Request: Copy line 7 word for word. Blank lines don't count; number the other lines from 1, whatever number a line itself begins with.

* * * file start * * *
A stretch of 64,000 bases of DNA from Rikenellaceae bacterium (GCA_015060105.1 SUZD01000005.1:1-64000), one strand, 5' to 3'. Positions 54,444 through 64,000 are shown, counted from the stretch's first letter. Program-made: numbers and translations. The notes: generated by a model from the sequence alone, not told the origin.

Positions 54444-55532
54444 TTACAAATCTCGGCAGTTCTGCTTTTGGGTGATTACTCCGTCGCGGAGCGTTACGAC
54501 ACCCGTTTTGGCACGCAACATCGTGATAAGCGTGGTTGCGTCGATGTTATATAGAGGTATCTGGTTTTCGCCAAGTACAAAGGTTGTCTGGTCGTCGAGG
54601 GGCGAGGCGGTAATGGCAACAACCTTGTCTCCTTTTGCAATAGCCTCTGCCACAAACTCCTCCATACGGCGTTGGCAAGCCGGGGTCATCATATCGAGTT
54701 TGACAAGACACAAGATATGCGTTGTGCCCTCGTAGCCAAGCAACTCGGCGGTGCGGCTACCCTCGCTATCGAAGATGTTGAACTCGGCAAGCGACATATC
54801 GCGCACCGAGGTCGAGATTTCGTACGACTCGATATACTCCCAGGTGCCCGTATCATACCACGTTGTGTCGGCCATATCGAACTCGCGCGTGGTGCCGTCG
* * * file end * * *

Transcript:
54801 GCGCACCGAGGTCGAGATTTCGTACGACTCGATATACTCCCAGGTGCCCGTATCATACCACGTTGTGTCGGCCATATCGAACTCGCGCGTGGTGCCGTCG